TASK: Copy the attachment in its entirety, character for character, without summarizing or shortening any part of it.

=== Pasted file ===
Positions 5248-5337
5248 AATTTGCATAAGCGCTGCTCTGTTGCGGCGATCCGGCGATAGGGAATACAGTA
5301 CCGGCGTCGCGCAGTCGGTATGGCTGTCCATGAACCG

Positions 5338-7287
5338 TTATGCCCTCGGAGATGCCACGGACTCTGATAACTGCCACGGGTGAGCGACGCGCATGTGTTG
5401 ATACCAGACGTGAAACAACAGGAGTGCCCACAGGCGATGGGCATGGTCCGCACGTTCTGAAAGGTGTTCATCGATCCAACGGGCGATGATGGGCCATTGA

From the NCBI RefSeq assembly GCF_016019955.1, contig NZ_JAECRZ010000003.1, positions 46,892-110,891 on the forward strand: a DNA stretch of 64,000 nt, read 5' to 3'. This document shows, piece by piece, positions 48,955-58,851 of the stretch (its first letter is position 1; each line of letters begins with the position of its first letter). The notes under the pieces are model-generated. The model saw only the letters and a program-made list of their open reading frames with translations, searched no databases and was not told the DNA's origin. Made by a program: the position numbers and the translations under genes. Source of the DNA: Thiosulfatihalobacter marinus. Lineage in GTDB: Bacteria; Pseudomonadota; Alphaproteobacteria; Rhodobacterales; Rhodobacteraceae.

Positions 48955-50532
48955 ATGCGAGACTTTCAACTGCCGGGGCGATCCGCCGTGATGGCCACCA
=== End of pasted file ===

Positions 5248-5337
5248 AATTTGCATAAGCGCTGCTCTGTTGCGGCGATCCGGCGATAGGGAATACAGTA
5301 CCGGCGTCGCGCAGTCGGTATGGCTGTCCATGAACCG

Positions 5338-7287
5338 TTATGCCCTCGGAGATGCCACGGACTCTGATAACTGCCACGGGTGAGCGACGCGCATGTGTTG
5401 ATACCAGACGTGAAACAACAGGAGTGCCCACAGGCGATGGGCATGGTCCGCACGTTCTGAAAGGTGTTCATCGATCCAACGGGCGATGATGGGCCATTGA

From the NCBI RefSeq assembly GCF_016019955.1, contig NZ_JAECRZ010000003.1, positions 46,892-110,891 on the forward strand: a DNA stretch of 64,000 nt, read 5' to 3'. This document shows, piece by piece, positions 48,955-58,851 of the stretch (its first letter is position 1; each line of letters begins with the position of its first letter). The notes under the pieces are model-generated. The model saw only the letters and a program-made list of their open reading frames with translations, searched no databases and was not told the DNA's origin. Made by a program: the position numbers and the translations under genes. Source of the DNA: Thiosulfatihalobacter marinus. Lineage in GTDB: Bacteria; Pseudomonadota; Alphaproteobacteria; Rhodobacterales; Rhodobacteraceae.

Positions 48955-50532
48955 ATGCGAGACTTTCAACTGCCGGGGCGATCCGCCGTGATGGCCACCA